The real danger of lamivudine-resistant hepatitis B virus infection in the immunocompromised host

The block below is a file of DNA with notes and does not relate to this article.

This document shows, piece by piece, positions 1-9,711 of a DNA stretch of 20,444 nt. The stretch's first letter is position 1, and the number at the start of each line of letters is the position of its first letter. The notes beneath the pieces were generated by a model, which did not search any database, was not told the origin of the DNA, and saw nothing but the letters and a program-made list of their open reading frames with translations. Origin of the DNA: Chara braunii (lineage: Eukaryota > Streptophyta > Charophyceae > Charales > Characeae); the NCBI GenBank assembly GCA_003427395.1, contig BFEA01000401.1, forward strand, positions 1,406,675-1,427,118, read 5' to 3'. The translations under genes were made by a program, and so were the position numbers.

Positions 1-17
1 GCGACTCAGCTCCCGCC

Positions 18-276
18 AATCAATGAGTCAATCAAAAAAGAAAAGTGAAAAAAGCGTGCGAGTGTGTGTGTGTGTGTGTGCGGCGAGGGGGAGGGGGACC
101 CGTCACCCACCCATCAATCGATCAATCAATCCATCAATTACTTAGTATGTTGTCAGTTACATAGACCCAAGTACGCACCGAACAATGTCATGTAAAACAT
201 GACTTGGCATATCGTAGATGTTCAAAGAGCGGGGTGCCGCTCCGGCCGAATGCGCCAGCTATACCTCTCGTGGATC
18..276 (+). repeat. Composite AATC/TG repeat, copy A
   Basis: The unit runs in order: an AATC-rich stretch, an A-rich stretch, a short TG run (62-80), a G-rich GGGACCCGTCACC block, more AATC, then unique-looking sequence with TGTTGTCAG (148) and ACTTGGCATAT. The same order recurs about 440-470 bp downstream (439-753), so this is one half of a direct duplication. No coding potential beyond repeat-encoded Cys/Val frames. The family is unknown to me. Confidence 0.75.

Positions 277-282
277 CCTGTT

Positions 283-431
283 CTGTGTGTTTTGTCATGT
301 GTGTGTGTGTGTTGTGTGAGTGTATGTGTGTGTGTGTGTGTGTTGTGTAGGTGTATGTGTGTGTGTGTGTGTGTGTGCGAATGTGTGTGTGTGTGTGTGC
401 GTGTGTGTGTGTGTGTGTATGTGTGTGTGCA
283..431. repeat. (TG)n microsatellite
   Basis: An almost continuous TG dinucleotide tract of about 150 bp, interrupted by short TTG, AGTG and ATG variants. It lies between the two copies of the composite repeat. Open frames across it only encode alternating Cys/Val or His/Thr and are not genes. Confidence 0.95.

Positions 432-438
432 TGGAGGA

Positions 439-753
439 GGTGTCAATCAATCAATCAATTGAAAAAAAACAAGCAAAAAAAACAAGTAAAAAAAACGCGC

In many transplant centres lamivudine is an important component of prophylaxis against, and treatment of, hepatitis B virus (HBV) graft infection. Drug resistant HBV species with specific polymerase mutations may emerge during lamivudine treatment. Aims: To examine the clinical consequences of graft infection by lamivudine resistant virus. Methods: The clinical course of four liver transplant patients who developed graft infection with lamivudine resistant virus was reviewed. The response of HBV infection to reduction of immunosuppression and to manipulation of antiviral therapy was assessed. For each patient, serum viral titre was measured and the viral polymerase gene was sequenced at multiple time points. Results: High serum titres were observed following emergence of the lamivudine resistant species. Wild type HBV re-emerged as the dominant serum species after lamivudine withdrawal. All patients developed liver failure, and onset of liver dysfunction was observed when resistant virus was the dominant serum species. In three patients, liver recovery was observed when immunosuppression was stopped and when alternative antivirals were given. Wild type virus appeared to respond to ganciclovir, and to reintroduction of lamivudine. For one patient, introduction of famciclovir was associated with clinical, virological, and histological response. Conclusions: Failure of lamivudine prophylaxis may identify patients at special risk for the development of severe graft infection. Treatment of graft reinfection should include reduction of immunosuppression, and systematic exposure to alternative antivirals. Viral quantitation and genetic sequencing are essential components of therapeutic monitoring.